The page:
The SPI House Price Index Tracker plots the progress of the six most-watched house price indices in Spain, and brings them together in one chart.
The following residential property price indices were updated in the second quarter of 2019 (all figures show latest year-on-year percentage change):
- The Ministry of Public Works (Fomento) +4.4% in the first quarter, based on official valuations
- The National Institute of Statistics (INE) index +6.8% in the first quarter, based on data from the Land Registry
- The Spanish Land Registrars’ Association +8.7% in the first quarter, using their ‘repeat sale’ methodology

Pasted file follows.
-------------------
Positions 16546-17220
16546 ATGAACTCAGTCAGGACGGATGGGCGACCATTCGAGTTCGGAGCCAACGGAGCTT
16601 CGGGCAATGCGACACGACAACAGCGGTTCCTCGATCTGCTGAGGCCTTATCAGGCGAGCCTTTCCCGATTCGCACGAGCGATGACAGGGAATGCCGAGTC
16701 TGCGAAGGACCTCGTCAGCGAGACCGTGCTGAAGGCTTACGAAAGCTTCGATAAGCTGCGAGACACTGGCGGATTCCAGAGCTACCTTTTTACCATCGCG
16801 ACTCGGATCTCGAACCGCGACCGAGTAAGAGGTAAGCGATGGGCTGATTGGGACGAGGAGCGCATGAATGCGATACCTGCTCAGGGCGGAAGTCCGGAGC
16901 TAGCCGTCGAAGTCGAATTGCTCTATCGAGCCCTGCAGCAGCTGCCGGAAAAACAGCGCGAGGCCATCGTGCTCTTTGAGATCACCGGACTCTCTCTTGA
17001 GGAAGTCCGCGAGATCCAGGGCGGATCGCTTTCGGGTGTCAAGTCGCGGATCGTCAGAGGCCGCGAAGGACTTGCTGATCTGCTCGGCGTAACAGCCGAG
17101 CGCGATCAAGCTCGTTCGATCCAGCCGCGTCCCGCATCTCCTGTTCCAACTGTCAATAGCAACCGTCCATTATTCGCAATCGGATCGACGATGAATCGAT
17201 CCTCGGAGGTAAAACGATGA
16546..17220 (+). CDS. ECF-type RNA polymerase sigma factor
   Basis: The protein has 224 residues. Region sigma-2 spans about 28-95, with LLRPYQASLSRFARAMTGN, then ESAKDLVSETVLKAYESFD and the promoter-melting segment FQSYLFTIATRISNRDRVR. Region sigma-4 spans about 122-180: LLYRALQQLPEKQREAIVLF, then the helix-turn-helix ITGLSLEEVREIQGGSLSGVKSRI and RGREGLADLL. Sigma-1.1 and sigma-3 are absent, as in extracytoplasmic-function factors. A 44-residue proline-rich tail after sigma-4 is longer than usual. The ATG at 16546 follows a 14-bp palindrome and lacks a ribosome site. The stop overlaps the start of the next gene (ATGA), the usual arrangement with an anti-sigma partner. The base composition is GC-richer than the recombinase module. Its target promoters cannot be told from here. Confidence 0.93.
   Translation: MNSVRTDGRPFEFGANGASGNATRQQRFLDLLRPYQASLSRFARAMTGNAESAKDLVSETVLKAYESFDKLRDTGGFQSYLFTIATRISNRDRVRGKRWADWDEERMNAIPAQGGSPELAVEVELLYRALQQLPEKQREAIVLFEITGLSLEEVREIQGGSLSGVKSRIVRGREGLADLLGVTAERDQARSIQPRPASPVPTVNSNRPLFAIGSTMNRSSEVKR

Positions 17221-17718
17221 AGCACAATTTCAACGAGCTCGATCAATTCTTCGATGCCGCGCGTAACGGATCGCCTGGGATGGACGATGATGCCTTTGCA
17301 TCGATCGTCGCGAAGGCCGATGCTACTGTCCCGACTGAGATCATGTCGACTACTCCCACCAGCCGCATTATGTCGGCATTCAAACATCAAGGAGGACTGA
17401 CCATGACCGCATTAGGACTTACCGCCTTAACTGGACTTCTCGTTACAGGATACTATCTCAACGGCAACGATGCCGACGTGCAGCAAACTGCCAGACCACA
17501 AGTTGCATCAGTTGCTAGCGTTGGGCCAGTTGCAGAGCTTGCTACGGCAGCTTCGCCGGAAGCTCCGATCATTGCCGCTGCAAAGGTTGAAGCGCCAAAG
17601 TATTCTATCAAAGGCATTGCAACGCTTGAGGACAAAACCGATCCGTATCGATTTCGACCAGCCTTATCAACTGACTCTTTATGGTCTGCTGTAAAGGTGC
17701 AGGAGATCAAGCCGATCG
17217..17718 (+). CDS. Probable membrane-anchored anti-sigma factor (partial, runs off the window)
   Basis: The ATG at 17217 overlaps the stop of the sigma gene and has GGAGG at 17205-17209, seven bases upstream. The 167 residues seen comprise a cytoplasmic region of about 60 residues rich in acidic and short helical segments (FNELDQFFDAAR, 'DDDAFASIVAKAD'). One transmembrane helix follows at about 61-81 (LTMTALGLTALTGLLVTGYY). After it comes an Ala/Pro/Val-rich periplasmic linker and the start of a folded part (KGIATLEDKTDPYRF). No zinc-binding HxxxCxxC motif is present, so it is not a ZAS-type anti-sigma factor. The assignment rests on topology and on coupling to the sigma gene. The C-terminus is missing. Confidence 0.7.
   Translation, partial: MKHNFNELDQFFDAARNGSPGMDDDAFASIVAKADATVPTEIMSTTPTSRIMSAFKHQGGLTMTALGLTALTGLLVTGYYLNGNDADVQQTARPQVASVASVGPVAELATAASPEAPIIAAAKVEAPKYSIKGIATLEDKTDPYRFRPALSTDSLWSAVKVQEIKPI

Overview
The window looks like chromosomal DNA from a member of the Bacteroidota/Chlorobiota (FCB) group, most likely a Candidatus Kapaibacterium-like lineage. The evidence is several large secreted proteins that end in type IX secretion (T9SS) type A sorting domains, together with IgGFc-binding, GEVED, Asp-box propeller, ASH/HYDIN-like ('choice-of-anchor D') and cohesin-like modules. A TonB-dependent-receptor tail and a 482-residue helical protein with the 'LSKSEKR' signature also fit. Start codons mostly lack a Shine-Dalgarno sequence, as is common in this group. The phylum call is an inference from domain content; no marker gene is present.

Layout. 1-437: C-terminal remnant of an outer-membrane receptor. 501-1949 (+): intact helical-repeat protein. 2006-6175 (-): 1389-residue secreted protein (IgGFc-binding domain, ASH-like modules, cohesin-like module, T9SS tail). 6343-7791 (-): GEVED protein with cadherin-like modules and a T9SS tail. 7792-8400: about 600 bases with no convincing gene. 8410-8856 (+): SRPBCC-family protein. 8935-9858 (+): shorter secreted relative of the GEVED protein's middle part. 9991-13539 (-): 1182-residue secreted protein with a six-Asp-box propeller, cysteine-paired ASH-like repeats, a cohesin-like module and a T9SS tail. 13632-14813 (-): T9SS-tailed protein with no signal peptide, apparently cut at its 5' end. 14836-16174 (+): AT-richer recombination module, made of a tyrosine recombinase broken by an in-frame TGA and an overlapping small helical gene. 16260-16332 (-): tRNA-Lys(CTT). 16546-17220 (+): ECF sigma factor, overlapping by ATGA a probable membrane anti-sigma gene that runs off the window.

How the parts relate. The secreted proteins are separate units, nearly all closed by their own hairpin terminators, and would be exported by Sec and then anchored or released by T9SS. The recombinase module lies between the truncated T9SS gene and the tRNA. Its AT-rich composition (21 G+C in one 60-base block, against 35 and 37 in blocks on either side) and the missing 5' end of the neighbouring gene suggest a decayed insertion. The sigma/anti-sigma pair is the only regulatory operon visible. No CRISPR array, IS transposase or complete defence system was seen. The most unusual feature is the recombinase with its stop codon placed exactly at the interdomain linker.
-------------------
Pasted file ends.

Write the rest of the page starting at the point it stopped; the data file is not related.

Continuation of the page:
- The Association of Spanish Notaries index -1.7% in April
- The Tinsa index based on property valuations carried out by the company +3.6% in May
- The Idealista.com (property portal) resale asking price index +5.8% in May
As I always feel I should stress, these figures for country-wide house prices don’t tell us anything about what’s happening in local segments, but they do suggest where we are in the property market cycle. This chart suggests that the Spanish housing market is still on the upside, the negative result in April from the notaries’ volatile index notwithstanding.
Spanish house prices by type of area
The house price index published by appraisal company Tinsa based on valuations is also broken down by type of area such as cities, coast, and islands. According to Tinsa, house prices in May were up an annualised 4.8% in big cities and provincial capitals, 2.9% on the Mediterranean coast, and 8.5% on the Balearic and Canary islands, where home sales are declining even as house prices rise.